“…quantitative easing – printing money by another name – is the last resort of desperate governments when all other policies have failed.”
George Osborne, speech January 9 2009
The Bank of England announced today that it intends to do a further £50billion round of Quantitative Easing. Quantitative Easing involves pumping money into the economy in an apparently futile – it hasn’t yet been shown to work – attempt to stimulate the economy. There is a problem that there is very little to show for so many billions after billions that have already been squandered on Q.E.
It appears that it’s austerity for the vast majority and rolling in lolly for the rich elite. No money for the NHS for the plebs, plenty of billions to stimulate the markets for rich multi-millionaire traders and bankers to get yet richer.
There is an argument that the poor would stimulate the economy far more – since they would have to spend the money.
Quantitative Easing is stimulating commodity trading, not the real economy
As the economy slides towards recession, the Bank of England today announced today it was creating a further £50bn worth of ‘quantitative easing’ (QE).
If you read articles on the topic in the media, you will see statements like “the Bank is ‘printing’ money” or the Bank will “pump a further £50 billion in to the economy”. Both these statements are misleading.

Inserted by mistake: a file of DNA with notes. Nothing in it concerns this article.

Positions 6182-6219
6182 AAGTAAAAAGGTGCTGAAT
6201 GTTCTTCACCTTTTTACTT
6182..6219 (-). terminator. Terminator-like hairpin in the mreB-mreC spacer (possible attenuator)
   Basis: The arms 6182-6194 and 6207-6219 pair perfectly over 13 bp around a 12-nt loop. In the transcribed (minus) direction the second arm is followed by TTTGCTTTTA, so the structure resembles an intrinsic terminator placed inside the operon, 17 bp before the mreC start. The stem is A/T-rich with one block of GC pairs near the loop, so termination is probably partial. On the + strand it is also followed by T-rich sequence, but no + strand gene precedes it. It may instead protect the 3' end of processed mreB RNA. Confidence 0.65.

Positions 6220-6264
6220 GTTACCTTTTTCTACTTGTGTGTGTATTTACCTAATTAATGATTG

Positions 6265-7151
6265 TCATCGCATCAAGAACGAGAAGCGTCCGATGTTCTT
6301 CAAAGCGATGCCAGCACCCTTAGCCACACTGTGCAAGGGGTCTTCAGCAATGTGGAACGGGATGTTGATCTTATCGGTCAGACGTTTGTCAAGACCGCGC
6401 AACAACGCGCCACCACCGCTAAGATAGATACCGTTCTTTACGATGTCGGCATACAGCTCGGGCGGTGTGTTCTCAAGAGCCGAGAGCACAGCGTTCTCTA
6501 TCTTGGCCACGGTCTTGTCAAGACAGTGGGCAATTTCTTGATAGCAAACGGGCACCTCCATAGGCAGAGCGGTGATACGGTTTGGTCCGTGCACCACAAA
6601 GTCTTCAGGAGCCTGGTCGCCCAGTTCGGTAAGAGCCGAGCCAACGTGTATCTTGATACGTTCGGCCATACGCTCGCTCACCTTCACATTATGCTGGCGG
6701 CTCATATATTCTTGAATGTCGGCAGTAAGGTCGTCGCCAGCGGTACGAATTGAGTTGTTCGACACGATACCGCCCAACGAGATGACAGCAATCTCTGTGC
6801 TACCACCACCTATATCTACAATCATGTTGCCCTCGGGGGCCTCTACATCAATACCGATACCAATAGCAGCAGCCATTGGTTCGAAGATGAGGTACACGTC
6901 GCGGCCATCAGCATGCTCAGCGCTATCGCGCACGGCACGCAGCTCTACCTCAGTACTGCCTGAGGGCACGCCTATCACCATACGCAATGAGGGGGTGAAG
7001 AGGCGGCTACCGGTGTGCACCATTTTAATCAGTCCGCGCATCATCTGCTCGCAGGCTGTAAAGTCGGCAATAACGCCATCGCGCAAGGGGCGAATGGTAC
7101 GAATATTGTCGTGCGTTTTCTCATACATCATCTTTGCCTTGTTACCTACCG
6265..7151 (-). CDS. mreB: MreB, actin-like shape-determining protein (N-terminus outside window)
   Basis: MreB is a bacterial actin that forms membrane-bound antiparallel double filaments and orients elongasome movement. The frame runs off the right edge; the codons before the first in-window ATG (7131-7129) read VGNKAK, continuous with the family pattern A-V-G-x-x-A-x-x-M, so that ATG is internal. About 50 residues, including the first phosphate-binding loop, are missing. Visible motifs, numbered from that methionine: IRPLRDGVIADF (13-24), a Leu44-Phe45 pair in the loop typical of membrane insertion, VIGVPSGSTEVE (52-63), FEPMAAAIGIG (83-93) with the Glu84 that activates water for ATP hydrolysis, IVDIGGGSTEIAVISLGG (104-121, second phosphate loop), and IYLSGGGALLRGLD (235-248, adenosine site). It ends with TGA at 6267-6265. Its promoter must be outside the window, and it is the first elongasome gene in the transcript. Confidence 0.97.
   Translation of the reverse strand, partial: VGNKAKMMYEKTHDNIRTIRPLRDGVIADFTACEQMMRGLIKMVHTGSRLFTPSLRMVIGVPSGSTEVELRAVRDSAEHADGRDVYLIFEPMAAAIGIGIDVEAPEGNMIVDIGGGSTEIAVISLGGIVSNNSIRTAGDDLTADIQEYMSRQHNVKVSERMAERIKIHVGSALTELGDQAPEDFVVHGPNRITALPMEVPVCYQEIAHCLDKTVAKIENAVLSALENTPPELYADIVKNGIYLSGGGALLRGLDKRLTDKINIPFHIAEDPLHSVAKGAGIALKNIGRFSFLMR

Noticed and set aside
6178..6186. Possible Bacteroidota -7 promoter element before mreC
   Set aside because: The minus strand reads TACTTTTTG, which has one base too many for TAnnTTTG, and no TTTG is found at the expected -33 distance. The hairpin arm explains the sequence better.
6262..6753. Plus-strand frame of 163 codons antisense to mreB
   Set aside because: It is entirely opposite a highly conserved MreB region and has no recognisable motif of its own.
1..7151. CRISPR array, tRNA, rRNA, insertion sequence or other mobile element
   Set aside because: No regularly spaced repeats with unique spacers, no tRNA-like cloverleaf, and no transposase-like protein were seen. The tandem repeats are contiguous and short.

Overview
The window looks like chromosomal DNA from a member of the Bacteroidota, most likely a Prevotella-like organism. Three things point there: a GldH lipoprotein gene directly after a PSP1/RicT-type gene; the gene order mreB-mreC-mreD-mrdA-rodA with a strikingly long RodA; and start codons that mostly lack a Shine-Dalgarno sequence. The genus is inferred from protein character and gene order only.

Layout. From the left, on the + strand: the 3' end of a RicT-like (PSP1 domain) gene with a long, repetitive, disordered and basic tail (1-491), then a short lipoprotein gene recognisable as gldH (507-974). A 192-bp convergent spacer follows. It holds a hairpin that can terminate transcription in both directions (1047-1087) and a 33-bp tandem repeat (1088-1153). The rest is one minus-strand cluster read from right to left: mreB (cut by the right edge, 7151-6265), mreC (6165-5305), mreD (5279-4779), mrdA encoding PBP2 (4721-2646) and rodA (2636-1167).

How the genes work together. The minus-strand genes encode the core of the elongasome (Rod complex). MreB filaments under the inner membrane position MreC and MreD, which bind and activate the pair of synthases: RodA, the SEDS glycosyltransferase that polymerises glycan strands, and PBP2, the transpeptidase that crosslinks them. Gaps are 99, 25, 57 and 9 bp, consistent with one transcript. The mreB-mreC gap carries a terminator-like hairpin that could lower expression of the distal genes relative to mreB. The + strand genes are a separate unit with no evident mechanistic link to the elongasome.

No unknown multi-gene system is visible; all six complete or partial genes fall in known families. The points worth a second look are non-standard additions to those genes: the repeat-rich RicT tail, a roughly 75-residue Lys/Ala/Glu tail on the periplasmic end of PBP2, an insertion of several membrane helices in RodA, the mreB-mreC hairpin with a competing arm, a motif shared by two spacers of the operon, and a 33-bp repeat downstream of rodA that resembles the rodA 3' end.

QE actually involves the Bank of England buying financial assets – usually government bonds – belonging to institutional investors and sitting in Banks. The Bank buys these assets with newly created central bank reserves. These reserves can only be held by banks – they do not and cannot go to businesses the real economy.
As explained in nef’s Where Does Money Come From?, central bank reserves are used by commercial banks to settle payments with each other.
By ‘pumping’ more reserves in to the intra-bank clearing system the idea is that banks will feel more confident about making loans to the real economy because they will know that other banks are in a stronger position to settle with them.
In addition, by buying up ultra-safe government bonds in vast quantities and thus pushing down the yield (the interest received on holding) on these assets, the central bank hopes to encourage investors to buy higher yielding corporate bonds – which again provides money for real businesses.
QE may reduce long-term interest rates, but there is little evidence it has stimulated commercial banks to start lending more to businesses, in particular small businesses, or soften the conditions banks are attaching to loans.
In fact the most recent figures published by the Bank show that net lending – the amount of loans minus the amount repaid – to small businesses has contracted by six per cent in the year to November 2011. And this despite the banks being given small business lending targets by the government through ‘Project Merlin’. Not much wizardry there then.
The hard truth is that commercial banks are still in a process of ‘de-leveraging’, more keen on getting their loans repaid and building up their capital base than making new loans to productive businesses in what is perceived to be a risky real economy.
Evidence suggests the additional funds provided by QE are more likely to be used by banks to create more speculative credit, not least commodity speculation, that provides shorter term returns. As a result, the money supply in the real economy is contracting just at the point where new investment is most needed.